Question: I read that it’s unlikely that anyone would be deficient in omega-6 fatty acids since they’re found in most vegetable oils. Is that true?
Dr. Wright: Omega-6 fatty acids are found in nuts and seeds, so it would seem logical that oils extracted and produced from them should contain adequate amounts. However, there are several steps in the production process of and use of vegetable oils (corn, sunflower seed, safflower seed, sesame seed, soybean, flaxseed, etc.) that basically destroy most of the oils’ real nutrient value.
When manufacturers extract oil from seeds, they usually leave behind most of the vitamin E and other antioxidants originally present in the various seeds. Plus, as soon as the oils are extracted, they start to oxidize.
Storage of seed oils, especially in containers at home, involves repeated exposure to oxygen as the containers are opened and closed again, which causes further oxidation. Then, when you heat up these seed oils to cook food, they’re oxidized some more, and more of their nutritional quality is compromised.
Given all of these opportunities for oxidation, it’s a small marvel we get useful omega-6 fatty acids from seed oils at all!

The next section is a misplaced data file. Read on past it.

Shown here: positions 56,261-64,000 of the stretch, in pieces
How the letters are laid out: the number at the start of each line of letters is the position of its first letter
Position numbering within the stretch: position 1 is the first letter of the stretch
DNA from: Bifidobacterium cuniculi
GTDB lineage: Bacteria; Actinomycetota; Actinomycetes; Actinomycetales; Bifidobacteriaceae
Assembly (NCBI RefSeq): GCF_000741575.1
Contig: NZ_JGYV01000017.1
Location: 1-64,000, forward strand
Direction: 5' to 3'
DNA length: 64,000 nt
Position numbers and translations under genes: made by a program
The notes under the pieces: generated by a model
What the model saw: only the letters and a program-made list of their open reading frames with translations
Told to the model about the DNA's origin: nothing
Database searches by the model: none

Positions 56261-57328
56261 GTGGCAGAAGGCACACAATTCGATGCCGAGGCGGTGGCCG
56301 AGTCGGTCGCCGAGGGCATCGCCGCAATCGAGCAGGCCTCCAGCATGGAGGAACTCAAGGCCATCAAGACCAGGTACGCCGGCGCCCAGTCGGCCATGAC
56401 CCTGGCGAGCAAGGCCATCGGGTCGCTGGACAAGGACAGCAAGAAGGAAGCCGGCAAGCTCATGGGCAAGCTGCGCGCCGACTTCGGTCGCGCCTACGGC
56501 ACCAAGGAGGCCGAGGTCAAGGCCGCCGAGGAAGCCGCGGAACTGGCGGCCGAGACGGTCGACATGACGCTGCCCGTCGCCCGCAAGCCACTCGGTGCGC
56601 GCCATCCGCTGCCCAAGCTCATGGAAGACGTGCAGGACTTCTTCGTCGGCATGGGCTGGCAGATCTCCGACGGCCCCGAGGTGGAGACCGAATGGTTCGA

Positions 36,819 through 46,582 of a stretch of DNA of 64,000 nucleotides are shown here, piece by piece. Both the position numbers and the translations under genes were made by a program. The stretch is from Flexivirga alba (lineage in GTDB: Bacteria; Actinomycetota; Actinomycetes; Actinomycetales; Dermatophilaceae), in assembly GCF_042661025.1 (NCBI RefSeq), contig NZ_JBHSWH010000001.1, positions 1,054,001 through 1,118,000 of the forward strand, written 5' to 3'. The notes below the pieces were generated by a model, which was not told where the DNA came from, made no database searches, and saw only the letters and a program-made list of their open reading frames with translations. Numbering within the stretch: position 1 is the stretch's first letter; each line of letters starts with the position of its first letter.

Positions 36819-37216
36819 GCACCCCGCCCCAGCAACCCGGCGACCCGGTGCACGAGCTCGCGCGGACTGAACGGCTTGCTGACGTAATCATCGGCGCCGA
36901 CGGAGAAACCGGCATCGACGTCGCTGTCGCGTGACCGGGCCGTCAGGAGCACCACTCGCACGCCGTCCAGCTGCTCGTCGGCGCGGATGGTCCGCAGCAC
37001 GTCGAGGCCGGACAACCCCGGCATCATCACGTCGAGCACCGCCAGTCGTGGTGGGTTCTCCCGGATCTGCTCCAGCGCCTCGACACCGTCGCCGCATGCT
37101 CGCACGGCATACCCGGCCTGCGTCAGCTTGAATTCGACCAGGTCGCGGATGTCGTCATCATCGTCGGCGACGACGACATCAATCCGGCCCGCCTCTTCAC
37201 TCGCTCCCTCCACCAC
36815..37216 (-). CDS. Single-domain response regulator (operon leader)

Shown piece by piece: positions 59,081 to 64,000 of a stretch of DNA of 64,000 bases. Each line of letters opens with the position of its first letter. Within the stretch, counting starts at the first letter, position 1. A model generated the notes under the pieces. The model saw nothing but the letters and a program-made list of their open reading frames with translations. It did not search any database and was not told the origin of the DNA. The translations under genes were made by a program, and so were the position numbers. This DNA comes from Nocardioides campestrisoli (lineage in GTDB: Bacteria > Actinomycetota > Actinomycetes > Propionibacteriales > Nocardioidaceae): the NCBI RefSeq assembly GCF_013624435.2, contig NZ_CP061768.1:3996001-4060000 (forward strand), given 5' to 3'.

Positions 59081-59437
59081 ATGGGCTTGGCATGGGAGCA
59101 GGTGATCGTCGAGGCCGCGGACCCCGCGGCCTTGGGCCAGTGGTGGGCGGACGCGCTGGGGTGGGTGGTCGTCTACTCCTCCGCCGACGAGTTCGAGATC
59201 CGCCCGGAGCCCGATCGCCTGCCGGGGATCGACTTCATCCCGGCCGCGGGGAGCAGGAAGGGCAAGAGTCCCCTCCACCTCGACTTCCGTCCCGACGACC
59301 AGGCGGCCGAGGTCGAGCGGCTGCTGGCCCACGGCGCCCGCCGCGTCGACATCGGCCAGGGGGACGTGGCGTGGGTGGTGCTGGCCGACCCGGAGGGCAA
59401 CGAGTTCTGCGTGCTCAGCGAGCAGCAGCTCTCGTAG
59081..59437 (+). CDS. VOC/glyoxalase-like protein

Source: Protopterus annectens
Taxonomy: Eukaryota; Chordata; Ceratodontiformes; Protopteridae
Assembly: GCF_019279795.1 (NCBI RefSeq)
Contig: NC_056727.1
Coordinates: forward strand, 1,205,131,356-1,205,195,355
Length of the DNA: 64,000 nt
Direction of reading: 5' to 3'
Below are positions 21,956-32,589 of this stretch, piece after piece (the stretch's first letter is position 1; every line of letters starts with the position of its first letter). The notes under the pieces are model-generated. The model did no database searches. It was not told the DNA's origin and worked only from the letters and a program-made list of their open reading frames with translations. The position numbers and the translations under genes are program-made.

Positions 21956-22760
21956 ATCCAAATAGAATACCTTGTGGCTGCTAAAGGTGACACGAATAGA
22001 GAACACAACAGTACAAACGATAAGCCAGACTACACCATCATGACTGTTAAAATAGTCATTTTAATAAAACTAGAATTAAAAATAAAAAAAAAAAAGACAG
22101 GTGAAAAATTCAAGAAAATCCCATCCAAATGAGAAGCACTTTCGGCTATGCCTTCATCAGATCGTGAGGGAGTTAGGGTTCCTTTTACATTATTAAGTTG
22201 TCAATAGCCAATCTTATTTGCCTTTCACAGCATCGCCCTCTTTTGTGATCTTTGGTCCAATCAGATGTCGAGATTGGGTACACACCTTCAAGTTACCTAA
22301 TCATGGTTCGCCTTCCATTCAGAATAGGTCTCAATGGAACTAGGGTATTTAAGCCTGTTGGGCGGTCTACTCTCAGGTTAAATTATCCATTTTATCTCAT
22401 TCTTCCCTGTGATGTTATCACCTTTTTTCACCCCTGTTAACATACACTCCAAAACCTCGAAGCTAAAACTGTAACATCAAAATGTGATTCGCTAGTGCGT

But it is possible to ward off at least a little of this oxidation. First, add at least 800 to 1,000 units of vitamin E to each container of oil as soon as it’s opened. This not only helps keep the oil from oxidizing as quickly, but it also helps to make up for what gets lost in the production process). From there, try to limit your consumption of these types of oils to uses that don’t involve heating them (as a salad dressing, for example).
Keep in mind, though, the best sources of the omega-6 fatty acids are whole unroasted nuts and seeds. And remember that even though you do need omega-6 fatty acids, the omega-3s should "outnumber" them.
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